Oops, children should not be drinking juice after all

July 13, 2017

The negative effects of fruit juice in young children

The American Academy of Pediatrics recently published a policy emphasizing the importance of serving whole fruits over fruit juice, especially to children under six months. While the statement suggests incrementally increasing fruit juice intake once the child turns one, many pediatricians discourage children’s consumption of fruit juice entirely. What’s the reason behind this? Besides leading to dental cavities, the sugar that fruit juice contains can also lead to childhood obesity and other metabolic diseases. But that’s not all. Let’s take a look at some other reasons why you might want to consider permanently banishing fruit juice from your household.

Fruit juice contains more sugar than the fruit itself. Drinking fruit juice can spike blood sugar levels higher and faster than eating fruit, which is why some children tend to experience a sugar “crash” after drinking. One cup of orange juice can contain up to 21 grams of sugar. And while an orange contains sugar as well, it also has fiber which helps with metabolism. If we explore further, an eight-ounce glass of apple juice can contain up to 112 calories and almost 20 grams of sugar – almost twice the number of calories and sugar and only one-tenth of the fiber found in an apple. According to Uma Pisharody, M.D., Pediatric Gastroenterologist, Swedish Pediatric Specialty Care, “There is simply no routine need for any child to be drinking juice regularly. ‘Eat the fruit, don't drink it’ is something I frequently tell my patients.”

Sippy cups can lead to tooth decay. Sucking on a beverage with high amounts of sugar can deposit the sugars and acids on your child’s teeth, causing cavities and decay. When young children consume juice using a sippy cup, they are more likely to drink more because they are sipping on it throughout the day. Some children even develop a need for the sippy cup, much like a security blanket. Experts recommend getting rid of sippy cups entirely to promote better habits and minimize the chances of your child consuming more juice than necessary.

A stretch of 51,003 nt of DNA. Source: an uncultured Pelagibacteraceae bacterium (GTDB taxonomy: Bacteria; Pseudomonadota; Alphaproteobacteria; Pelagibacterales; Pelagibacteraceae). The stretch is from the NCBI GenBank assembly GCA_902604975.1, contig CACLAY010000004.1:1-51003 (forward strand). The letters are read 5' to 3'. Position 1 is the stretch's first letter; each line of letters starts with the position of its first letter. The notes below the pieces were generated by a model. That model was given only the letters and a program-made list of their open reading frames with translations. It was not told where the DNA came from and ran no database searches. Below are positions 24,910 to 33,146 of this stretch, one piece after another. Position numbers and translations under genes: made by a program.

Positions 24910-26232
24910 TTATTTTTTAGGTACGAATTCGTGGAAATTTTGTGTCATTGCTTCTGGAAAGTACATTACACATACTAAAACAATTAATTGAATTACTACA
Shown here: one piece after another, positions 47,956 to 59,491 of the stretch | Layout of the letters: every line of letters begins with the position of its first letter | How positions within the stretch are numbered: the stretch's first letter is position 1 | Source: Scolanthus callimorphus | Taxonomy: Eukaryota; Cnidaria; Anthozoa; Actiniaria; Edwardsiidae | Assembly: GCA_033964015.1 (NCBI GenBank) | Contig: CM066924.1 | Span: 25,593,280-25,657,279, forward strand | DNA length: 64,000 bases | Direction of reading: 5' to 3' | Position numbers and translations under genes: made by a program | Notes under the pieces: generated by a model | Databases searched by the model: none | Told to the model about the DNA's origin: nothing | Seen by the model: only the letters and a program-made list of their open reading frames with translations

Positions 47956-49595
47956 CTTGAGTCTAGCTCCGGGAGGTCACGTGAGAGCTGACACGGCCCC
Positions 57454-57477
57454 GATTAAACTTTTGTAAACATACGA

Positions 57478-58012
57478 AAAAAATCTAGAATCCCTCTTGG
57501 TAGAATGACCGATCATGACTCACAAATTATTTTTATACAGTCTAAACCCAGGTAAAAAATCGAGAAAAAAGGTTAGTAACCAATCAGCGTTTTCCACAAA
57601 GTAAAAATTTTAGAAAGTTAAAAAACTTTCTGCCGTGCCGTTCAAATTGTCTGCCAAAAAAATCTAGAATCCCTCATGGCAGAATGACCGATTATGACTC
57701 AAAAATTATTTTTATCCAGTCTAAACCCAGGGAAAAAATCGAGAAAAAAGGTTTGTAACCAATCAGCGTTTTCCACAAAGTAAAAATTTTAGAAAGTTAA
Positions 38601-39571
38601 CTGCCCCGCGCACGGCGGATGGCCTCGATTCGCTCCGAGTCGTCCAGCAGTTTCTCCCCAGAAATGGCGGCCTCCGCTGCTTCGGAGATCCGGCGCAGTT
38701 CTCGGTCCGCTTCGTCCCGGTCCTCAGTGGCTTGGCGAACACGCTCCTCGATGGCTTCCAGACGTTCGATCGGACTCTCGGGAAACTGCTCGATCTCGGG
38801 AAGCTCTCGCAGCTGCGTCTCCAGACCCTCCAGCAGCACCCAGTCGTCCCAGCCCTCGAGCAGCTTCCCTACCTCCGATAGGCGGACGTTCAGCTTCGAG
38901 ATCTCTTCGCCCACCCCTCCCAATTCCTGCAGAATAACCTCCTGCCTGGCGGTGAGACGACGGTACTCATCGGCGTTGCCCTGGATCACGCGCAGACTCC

Water and milk are what children need. Water is an excellent choice for children because it contains no sugar or calories and hydrates the body. The AAP recommends that both water and milk are sufficient fluids for children after weaning, and most pediatricians will say the same for more mature children. If your child isn’t a fan of regular cow’s milk or is lactose intolerant, you can try substituting your dairy for almond, coconut and soy milk. Most of the time, these options are fortified with beneficial vitamins and calcium although they may lack the protein you would get in traditional cow’s milk.

If you are a juice drinking household, you may want to consider slowly swapping out juice for water with thinly sliced fruit. Strawberries, peaches, and oranges add flavor without being overwhelmingly sugary. Solutions for phasing out the use of a sippy cup can be slowly decreasing the number of times you offer it to your child, switching up the cups you use to serve and occasionally swapping the juice for water or milk until your child is ready for a more permanent switch.

What other tips do you have for weaning your child off juice or other sugary items? Do you agree with the AAP on their juice policy? Share your thoughts in the comments below!